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On Explaining the Wiqaya Book
This book by Ubaydullah ibni Masood Taj ush-Shari’a (also known as Taj ush-Shari’a the younger, died 1346 [747 AH]) was written to explain an earlier work by the author’s grandfather and mentor, Mahmoud ibni Sadr ash-Shari’a (the elder), the monumental Wiqayat ar-Riwaya min Masa’il al-Hidaya (The trusted narrative on issues of guidance), which is often shortened to al-Wiqaya (Book). Both works are about Islamic fiqh (jurisprudence) in the Hanafi school of thought. The work was transcribed by Hassan b. Mahmood in 1588 (996 AH). The ...
Contributed by
University Library in Bratislava
Fang Family Ink Illustrations
Following prefaces written by various experts, this book contains passages from “Ink Table” by Yuan Fuzheng, “Documents on Ink" by Wang Daoguan, "Rhapsody on Ink" by Wang Daohui, and "Table of Inks" by Wang Daokun, all of which praise the author, Fang Yulu. However, no mention is made of Cheng (Junfang). This would suggest that although Cheng's “Garden of Ink” had not yet made its appearance, the rift between the two had already begun.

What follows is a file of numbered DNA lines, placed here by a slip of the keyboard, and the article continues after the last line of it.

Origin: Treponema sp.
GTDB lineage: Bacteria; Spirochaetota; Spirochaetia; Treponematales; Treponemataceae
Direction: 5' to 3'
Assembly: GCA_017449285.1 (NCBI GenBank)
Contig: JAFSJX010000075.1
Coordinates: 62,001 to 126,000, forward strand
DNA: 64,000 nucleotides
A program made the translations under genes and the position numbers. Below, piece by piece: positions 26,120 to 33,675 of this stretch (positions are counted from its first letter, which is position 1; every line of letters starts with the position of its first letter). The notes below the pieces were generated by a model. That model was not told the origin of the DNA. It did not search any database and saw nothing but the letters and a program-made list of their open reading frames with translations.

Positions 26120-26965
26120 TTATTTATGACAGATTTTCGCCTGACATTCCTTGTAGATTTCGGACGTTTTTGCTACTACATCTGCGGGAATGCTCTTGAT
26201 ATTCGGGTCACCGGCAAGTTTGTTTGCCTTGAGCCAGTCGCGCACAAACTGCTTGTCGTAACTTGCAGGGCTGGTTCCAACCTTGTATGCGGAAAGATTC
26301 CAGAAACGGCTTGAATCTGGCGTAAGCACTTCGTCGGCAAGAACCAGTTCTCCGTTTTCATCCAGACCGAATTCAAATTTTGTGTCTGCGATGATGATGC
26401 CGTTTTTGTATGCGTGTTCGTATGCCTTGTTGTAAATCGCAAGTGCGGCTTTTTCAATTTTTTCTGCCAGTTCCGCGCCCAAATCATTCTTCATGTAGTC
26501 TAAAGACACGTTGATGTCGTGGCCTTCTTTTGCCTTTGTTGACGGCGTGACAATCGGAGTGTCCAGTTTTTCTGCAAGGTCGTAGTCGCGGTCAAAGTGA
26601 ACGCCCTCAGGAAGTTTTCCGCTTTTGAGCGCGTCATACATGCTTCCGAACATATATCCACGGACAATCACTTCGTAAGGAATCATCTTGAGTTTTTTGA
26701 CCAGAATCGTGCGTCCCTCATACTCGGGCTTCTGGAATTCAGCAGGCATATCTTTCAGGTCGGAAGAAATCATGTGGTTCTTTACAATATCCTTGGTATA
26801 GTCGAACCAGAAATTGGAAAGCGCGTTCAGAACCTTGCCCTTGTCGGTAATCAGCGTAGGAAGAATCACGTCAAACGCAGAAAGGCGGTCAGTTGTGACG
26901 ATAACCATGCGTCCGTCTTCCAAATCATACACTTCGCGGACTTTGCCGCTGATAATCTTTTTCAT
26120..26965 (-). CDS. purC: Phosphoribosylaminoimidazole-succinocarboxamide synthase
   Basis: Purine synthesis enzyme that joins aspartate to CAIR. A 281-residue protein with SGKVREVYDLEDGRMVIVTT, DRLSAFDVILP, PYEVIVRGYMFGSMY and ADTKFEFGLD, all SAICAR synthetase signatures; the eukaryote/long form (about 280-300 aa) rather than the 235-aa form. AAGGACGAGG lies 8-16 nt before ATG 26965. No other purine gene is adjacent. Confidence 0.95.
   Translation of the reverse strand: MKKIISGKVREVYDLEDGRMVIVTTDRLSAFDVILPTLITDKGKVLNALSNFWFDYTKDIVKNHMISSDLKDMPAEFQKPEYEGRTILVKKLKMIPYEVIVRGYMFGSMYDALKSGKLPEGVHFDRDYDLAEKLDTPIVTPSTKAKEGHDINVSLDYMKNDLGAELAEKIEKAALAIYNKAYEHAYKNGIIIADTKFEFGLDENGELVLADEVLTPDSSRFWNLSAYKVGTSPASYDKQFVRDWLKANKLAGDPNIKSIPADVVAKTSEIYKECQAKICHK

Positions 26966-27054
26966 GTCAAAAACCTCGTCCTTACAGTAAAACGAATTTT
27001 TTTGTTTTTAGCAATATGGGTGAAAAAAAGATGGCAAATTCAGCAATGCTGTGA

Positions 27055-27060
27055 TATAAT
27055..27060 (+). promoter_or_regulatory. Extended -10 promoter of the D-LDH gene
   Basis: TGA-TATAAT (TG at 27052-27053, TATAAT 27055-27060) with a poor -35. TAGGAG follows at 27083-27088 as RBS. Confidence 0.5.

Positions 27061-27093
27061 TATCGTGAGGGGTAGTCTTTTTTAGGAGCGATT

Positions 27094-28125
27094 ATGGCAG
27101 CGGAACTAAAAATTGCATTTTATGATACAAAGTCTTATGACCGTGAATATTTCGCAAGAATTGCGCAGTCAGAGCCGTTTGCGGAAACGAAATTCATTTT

Contributed by
Library of Congress
Gospel Lectionary
This very clearly written Syriac manuscript is a 16th-century Purāš qeryānē d-ṭeṭrā ewangelyon (Gospel lectionary—a book containing the portions of scripture, the lessons, to be read at divine service on particular days). The pages are divided into two columns with 22 lines of text in each. The ink, black for letters and red for titles and diacritical points, has faded very little, so that the writing is in most cases quite crisp. As is common in carefully written west Syriac manuscripts, the main text is in a ...
Contributed by
Syriac-Orthodox Archdiocese of Aleppo
Statutes of the Hospital of Jerusalem Knights of Malta
This book is perhaps the most beautifully produced collection of statutes in Western culture. Its original illustrations integrate woodcuts and engravings, and its type is beautifully designed. The purpose of the book was to aggrandize the power and authority of Grand Master of the Order of the Hospital (also known as the Knights of Malta or Knights Hospitaller) Hugues Loubens de Verdalle (1581–95). Verdalle became grand master at a time when the office was increasing in prestige and authority, both over its own knights and the people of Malta ...
Contributed by
Hill Museum & Manuscript Library